omparing the act of finding out which generic prescription brands are covered by
lth insurance company, to a more simple act of “Googling” a local telephone
ncertainty is a cognitive state causing symptoms such
s anxiety and low confidence. It can be expected early
the information search process.
uilt upon earlier theories that information may cause
ore uncertainty than answers
ncertainty is not necessarily a bad thing – it causes
ynamic processes to occur as learning evolves.
rchers informing theories of uncertainty and information seeking include:
, Whittemore & Yovits, Shannon & Weaver, Van Rysbergen, and Foulk.
- librarians, professors, teachers
- family, friends, colleagues, subject experts
member – in Kuhlthau’s studies, librarians were
erceived primarily as information locators.
proach ppeers first, then family and/or colleagues. They will seek out someone
y g y
ceive to be a subject expert before they will ask a librarian for help! As you learn
Kuhlthau’s Levels of Mediation
rganizer – no intervention, self service searching
g , g
ocator – ready-reference intervention, single fact or
dentifier – standard reference intervention;
dvisor – pattern intervention;
ounselor – process intervention, constructive search;
Zones of Intervention
eeds determine differing levels of intervention.
ypical interventions might include: interviewing (for
larity), determining the problem statement, finding out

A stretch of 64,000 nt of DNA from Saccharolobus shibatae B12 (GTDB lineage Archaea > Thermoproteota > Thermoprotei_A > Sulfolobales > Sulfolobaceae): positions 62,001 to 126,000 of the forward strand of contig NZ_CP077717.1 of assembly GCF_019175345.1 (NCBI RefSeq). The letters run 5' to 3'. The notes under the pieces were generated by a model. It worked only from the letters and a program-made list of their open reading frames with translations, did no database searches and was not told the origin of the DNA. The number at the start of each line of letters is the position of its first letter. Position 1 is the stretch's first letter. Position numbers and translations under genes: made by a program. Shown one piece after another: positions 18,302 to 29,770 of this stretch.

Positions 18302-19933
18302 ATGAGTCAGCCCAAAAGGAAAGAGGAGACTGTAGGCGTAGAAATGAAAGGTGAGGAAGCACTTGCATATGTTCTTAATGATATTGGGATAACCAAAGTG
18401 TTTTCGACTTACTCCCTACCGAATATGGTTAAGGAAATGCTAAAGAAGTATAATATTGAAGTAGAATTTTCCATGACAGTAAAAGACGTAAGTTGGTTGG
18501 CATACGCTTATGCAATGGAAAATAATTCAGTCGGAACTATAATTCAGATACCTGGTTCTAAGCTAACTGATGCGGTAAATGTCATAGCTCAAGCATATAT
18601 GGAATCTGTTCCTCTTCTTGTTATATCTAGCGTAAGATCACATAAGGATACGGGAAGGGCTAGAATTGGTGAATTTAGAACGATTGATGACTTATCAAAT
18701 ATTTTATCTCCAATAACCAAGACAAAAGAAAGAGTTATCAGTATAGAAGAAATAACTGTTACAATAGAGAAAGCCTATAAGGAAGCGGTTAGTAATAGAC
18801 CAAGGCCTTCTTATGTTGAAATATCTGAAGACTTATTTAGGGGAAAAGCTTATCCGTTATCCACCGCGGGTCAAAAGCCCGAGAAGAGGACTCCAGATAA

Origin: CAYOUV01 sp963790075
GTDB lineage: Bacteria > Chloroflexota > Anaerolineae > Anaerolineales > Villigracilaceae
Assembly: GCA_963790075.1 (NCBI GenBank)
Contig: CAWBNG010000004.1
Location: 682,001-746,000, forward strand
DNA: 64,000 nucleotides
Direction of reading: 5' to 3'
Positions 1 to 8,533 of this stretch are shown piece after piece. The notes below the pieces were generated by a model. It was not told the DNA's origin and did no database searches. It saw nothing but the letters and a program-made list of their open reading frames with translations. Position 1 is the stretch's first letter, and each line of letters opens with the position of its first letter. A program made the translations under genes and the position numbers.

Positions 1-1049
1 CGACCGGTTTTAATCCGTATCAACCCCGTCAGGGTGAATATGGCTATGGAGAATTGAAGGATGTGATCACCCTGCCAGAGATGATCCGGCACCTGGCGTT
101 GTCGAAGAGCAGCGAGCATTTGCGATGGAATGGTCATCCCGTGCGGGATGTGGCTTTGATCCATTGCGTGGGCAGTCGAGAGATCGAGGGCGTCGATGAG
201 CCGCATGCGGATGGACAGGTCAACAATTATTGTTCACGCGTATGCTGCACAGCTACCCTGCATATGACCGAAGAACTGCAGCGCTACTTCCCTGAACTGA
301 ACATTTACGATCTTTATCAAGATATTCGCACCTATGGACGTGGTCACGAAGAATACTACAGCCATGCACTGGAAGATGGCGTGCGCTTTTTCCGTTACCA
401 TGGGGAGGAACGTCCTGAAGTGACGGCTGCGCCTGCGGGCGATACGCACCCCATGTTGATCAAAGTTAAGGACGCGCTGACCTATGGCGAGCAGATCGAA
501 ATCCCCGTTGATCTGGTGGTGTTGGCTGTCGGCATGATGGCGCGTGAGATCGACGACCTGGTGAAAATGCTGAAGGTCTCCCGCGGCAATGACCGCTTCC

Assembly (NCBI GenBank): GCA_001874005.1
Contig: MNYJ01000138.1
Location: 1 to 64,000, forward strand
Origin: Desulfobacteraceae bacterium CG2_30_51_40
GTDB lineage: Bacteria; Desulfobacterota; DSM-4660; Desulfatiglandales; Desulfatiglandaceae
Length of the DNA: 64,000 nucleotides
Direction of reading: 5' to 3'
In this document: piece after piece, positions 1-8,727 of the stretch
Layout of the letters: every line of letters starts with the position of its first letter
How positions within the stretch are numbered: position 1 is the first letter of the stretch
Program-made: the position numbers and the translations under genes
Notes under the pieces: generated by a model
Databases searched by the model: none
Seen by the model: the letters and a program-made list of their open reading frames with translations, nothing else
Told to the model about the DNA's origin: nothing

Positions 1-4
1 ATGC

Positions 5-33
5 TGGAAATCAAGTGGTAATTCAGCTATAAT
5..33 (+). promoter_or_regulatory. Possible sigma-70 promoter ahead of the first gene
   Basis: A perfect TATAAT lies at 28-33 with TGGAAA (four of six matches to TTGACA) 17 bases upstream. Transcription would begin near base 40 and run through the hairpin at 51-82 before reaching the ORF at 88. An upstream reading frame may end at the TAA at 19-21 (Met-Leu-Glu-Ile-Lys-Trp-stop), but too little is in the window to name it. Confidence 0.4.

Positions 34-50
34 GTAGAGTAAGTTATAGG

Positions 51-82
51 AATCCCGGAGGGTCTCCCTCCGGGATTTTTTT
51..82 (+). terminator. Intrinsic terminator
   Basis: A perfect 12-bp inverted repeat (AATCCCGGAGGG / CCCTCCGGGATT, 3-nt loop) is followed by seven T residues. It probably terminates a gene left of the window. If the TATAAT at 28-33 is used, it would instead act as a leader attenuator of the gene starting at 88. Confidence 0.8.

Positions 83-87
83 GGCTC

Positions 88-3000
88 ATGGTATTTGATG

h user’s b k
he ’ background on th t i di
d the topic, diagnosis using a
heory base (product or process), and completing the
wn efforts to help other people (a relative, or colleague, for example) find
Instructional activities and zones
rvention Zone Student Need Instructional Activity
No assistance needed – student is
working on his/her own.
Library orientation; reference
Help with locating and using relevant
resources for a specific need.
Identification and use of relevant
resources in a sequence (looks like
Assistance in understanding the
process, in the development of
searching strategies, in the formulation
of the focus, and in determining
relevance of retrieved items, etc.
out those students (especially at the high school level) who only formally use
Kuhlthau’s other studies
awyers – discovered that information search process
as familiar; noted need for information providers
ocating and communicating complex background
nformation at project initiation. Librarians also helpful at
idpoint, when resource “explosion” may be
uhlthau calls for intense preparation of information
orkers to provide invention and collaboration in both
rganizational and library settings.
er work h i f
k has informed many i f
d information search process
tudies (both in education and in the work force)
erformed since the 1990s.
Burdick’s work with gender
ollowed up Kuhlthau’s ISP work
ender differences occur at affective level.
irls – more likely to: seek assistance, work together, be
ptimistic at task initiation and doubtful and uncertain at
ompletion; be reflective; explore and focus topics; be
ess optimistic overall in abilities.
oys – more likely to: not ask for help; express